Since that time, much has changed.  Most notably, the two companies are both private entities, which makes a deal more likely in our estimation.  Bringing these two assets together will be a messy process given the high levels of overlap between the two businesses — retail locations, warehouses, systems, people, processes.  For a merger integration process of that complexity to play out within the purview of the public markets would be problematic at best.  Additionally, the information playing field has been leveled with the filing of Petco’s S-1.  Previously, dialog between these two companies was hampered by the fact that PetSmart did not want to further educate its primary competitor on the details of its business without some transparency into the condition of Petco as a buyer. With the filing of the S-1 we now have insight into Petco’s historical and current business performance and that data should be sufficient for PetSmart to form a preliminary view as to the attractiveness of a combination. Of greatest significance, it will enable them to ascertain whether a deal could be financed solely with debt. If so, the probability of PetSmart making a strong play for Petco would increase. Third, we now have some clear transaction motivation at Petco — go public or be acquired.  A year ago, such impetus was lacking. Given that the recent volatility in the equity markets has made a public offering less likely, a sale to the party who can underwrite the most synergies makes more sense than ever.

While the fact pattern above is compelling, a combination will likely come down to the perception that the transaction can clear antitrust.  Recall that PetSmart had numerous discussions with what appeared to be Petco during its exploration of alternatives and came to the conclusion that the deal would not clear antitrust (article here).  It appears Petco was more concerned about the potential for an antitrust review to have an unfavorable outcome. A review of the transaction by the Federal Trade Commission (FTC) will hinge upon traditional benchmarks such as market share and price competitiveness, but also market concentration, which is also a consideration with horizontal mergers. While we are not antitrust experts, we believe the deal would undergo considerable scrutiny as follows:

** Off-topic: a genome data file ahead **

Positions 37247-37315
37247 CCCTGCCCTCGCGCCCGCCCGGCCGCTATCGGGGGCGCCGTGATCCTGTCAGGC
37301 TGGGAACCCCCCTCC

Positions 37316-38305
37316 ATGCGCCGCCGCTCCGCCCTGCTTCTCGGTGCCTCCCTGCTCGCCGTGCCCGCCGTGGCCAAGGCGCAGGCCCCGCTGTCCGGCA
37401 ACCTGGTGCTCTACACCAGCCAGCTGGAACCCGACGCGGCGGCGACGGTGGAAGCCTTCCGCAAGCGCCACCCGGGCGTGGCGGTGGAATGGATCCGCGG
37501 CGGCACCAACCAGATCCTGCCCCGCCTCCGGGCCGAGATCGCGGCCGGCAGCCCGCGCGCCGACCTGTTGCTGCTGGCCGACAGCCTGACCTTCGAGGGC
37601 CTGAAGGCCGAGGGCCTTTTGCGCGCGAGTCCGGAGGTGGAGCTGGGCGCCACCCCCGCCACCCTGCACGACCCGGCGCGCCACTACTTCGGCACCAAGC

• Market Definition. How the FTC defines the competitive market for the sale of pet products will be the central risk to a transaction.  The FTC has previously scuppered deals (Whole Foods – Wild Oats, Staples – Office Depot) where it defined the sales market for the product narrowly. If the FTC views PetSmart’s and Petco’s competitive position to include all FDM retailers as well the veterinary supply channel, it’s market share hovers around 20% for both pet products broadly as well as pet food sales. However, if the competitive landscape is viewed as other pet specialty retailers, including independents, that market share rises to unacceptable levels from an antitrust perspective, and would likely result in strong resistance to a deal.  While a more broad market definition has some inherent logic, the channel tied nature of the product mix, especially as it relates to consumables, undermines that logic.
  • Pricing. Pricing is a paramount consideration for the FTC when evaluating a business combination.  Ultimately, the government seeks to protect consumers from being disadvantaged at the cash register when choice contracts. Of interest to the FTC in these circumstances is how pricing might react in defined geographies.  While we do not have access to, or know of for that matter, any comprehensive pricing studies for the pet specialty market, we do not believe that, on its face, pricing related risk is elevated here. However, if there is an Achilles heel in this analysis it is that PetSmart and Petco collectively control in excess of 50% of the sale of channel exclusive pet foods. That said, both PetSmart and Petco experience pricing pressure from both independent retailers and the online channel as it relates to the consumables category, the later being important given the shifting demographics of pet ownership away from Baby Boomers and towards Millennials, who are more prone to using online venues to procure products. Additionally, we have seen a proliferation of premium food in FDM. Further, numerous substitutes for these products are available in the independent channel. Ultimately, the FTC may choose to evaluate the sale of premium pet food as its own market and assess the potential antitrust risk accordingly.